The external fund manager backed by Berkshire Hathaway's Charlie Munger, Li Lu, makes no bones about it when he says 'The biggest investment risk is not the volatility of prices, but whether you will suffer a permanent loss of capital.' So it might be obvious that you need to consider debt, when you think about how risky any given stock is, because too much debt can sink a company. Importantly, Decibel Cannabis Company Inc. (CVE:DB) does carry debt. But should shareholders be worried about its use of debt?
Why Does Debt Bring Risk?
Debt and other liabilities become risky for a business when it cannot easily fulfill those obligations, either with free cash flow or by raising capital at an attractive price. Part and parcel of capitalism is the process of 'creative destruction' where failed businesses are mercilessly liquidated by their bankers. However, a more frequent (but still costly) occurrence is where a company must issue shares at bargain-basement prices, permanently diluting shareholders, just to shore up its balance sheet. Of course, the upside of debt is that it often represents cheap capital, especially when it replaces dilution in a company with the ability to reinvest at high rates of return. When we examine debt levels, we first consider both cash and debt levels, together.
How Much Debt Does Decibel Cannabis Carry?
You can click the graphic below for the historical numbers, but it shows that as of September 2021 Decibel Cannabis had CA$48.0m of debt, an increase on CA$36.4m, over one year. However, because it has a cash reserve of CA$13.2m, its net debt is less, at about CA$34.8m.
How Strong Is Decibel Cannabis' Balance Sheet?
According to the last reported balance sheet, Decibel Cannabis had liabilities of CA$42.2m due within 12 months, and liabilities of CA$29.0m due beyond 12 months. On the other hand, it had cash of CA$13.2m and CA$9.67m worth of receivables due within a year. So its liabilities total CA$48.3m more than the combination of its cash and short-term receivables.
This is a mountain of leverage relative to its market capitalization of CA$74.7m. This suggests shareholders would be heavily diluted if the company needed to shore up its balance sheet in a hurry.
We use two main ratios to inform us about debt levels relative to earnings. The first is net debt divided by earnings before interest, tax, depreciation, and amortization (EBITDA), while the second is how many times its earnings before interest and tax (EBIT) covers its interest expense (or its interest cover, for short). Thus we consider debt relative to earnings both with and without depreciation and amortization expenses.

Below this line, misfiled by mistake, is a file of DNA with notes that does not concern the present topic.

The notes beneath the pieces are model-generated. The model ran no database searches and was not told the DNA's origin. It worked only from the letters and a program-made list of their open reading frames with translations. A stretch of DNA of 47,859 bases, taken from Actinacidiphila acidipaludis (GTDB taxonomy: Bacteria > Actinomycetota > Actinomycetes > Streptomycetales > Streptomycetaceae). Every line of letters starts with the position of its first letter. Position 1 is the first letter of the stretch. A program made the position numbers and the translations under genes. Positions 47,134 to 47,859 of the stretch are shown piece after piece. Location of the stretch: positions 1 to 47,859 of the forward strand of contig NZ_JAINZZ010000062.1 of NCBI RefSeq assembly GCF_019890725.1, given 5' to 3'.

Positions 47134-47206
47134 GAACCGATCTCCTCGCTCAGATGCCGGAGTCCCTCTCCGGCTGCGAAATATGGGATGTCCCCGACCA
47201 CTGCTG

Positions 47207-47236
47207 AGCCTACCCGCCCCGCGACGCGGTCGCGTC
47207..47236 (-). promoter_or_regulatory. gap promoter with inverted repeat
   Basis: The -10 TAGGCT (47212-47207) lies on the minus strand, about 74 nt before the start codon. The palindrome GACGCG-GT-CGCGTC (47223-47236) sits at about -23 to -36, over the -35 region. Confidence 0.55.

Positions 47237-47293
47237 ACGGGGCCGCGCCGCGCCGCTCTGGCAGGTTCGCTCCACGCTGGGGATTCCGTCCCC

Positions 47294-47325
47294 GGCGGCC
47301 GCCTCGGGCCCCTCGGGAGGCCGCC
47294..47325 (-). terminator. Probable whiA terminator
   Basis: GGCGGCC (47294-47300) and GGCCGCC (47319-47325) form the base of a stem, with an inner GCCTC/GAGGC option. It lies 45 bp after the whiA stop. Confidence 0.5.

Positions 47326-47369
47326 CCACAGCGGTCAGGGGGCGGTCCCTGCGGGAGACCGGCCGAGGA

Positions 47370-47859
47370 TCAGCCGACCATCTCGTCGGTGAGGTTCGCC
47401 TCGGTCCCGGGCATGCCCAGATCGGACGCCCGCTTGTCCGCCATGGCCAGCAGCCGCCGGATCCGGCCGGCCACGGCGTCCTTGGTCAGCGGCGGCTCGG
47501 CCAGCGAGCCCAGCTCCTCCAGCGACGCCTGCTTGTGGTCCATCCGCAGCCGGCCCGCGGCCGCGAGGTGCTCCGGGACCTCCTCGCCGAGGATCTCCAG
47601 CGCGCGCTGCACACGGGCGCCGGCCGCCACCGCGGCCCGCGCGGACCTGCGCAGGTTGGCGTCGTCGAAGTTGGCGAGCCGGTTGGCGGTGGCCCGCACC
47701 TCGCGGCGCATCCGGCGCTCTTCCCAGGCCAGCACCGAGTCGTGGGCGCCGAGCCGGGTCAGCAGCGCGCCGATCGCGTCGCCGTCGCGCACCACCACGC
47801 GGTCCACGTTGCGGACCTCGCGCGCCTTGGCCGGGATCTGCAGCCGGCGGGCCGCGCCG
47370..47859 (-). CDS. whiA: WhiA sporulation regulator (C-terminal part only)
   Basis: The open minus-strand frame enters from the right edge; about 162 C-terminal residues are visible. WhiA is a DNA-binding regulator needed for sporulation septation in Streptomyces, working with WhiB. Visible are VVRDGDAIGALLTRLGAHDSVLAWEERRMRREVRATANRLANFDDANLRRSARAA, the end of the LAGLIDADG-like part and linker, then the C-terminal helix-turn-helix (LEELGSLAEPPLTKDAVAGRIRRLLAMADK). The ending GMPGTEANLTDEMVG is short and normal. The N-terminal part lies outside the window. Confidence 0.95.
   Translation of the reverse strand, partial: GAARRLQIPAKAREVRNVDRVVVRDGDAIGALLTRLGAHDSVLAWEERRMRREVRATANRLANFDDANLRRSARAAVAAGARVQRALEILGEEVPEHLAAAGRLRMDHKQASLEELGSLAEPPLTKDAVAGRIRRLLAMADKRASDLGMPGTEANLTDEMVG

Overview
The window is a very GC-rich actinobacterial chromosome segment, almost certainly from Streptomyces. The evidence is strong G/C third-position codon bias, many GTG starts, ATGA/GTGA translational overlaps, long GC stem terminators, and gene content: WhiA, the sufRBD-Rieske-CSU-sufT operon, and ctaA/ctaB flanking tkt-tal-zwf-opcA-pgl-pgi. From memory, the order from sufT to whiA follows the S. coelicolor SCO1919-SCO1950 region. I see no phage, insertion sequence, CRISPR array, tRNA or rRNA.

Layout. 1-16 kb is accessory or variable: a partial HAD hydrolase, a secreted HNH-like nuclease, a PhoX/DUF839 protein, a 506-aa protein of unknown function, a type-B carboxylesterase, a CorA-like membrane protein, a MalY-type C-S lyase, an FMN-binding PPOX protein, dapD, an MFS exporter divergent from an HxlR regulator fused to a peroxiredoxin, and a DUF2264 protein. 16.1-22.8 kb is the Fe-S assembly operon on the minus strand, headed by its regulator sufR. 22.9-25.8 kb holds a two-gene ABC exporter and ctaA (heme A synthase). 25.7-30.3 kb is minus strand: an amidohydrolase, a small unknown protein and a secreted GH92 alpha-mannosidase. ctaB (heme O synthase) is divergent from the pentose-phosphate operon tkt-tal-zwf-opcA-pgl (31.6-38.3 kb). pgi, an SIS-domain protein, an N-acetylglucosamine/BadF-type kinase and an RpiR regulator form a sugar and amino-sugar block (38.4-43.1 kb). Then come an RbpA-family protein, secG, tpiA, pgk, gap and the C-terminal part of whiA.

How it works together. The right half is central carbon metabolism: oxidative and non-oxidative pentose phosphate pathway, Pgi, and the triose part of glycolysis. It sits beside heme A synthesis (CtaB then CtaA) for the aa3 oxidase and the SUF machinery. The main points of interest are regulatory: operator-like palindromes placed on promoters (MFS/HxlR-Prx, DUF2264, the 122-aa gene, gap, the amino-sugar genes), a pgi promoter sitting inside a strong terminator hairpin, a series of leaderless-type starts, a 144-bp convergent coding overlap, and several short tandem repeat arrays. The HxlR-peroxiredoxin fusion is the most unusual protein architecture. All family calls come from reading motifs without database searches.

While Decibel Cannabis's debt to EBITDA ratio (4.1) suggests that it uses some debt, its interest cover is very weak, at 1.4, suggesting high leverage. So shareholders should probably be aware that interest expenses appear to have really impacted the business lately. However, the silver lining was that Decibel Cannabis achieved a positive EBIT of CA$5.7m in the last twelve months, an improvement on the prior year's loss. When analysing debt levels, the balance sheet is the obvious place to start. But it is future earnings, more than anything, that will determine Decibel Cannabis's ability to maintain a healthy balance sheet going forward. So if you want to see what the professionals think, you might find this free report on analyst profit forecasts to be interesting.
Finally, a business needs free cash flow to pay off debt; accounting profits just don't cut it. So it's worth checking how much of the earnings before interest and tax (EBIT) is backed by free cash flow. During the last year, Decibel Cannabis burned a lot of cash. While investors are no doubt expecting a reversal of that situation in due course, it clearly does mean its use of debt is more risky.
On the face of it, Decibel Cannabis's interest cover left us tentative about the stock, and its conversion of EBIT to free cash flow was no more enticing than the one empty restaurant on the busiest night of the year. But at least its EBIT growth rate is not so bad. Overall, it seems to us that Decibel Cannabis's balance sheet is really quite a risk to the business. For this reason we're pretty cautious about the stock, and we think shareholders should keep a close eye on its liquidity. When analysing debt levels, the balance sheet is the obvious place to start. However, not all investment risk resides within the balance sheet - far from it. To that end, you should learn about the 4 warning signs we've spotted with Decibel Cannabis (including 1 which is potentially serious) .
If, after all that, you're more interested in a fast growing company with a rock-solid balance sheet, then check out our list of net cash growth stocks without delay.
This article by Simply Wall St is general in nature. We provide commentary based on historical data and analyst forecasts only using an unbiased methodology and our articles are not intended to be financial advice. It does not constitute a recommendation to buy or sell any stock, and does not take account of your objectives, or your financial situation. We aim to bring you long-term focused analysis driven by fundamental data. Note that our analysis may not factor in the latest price-sensitive company announcements or qualitative material. Simply Wall St has no position in any stocks mentioned.
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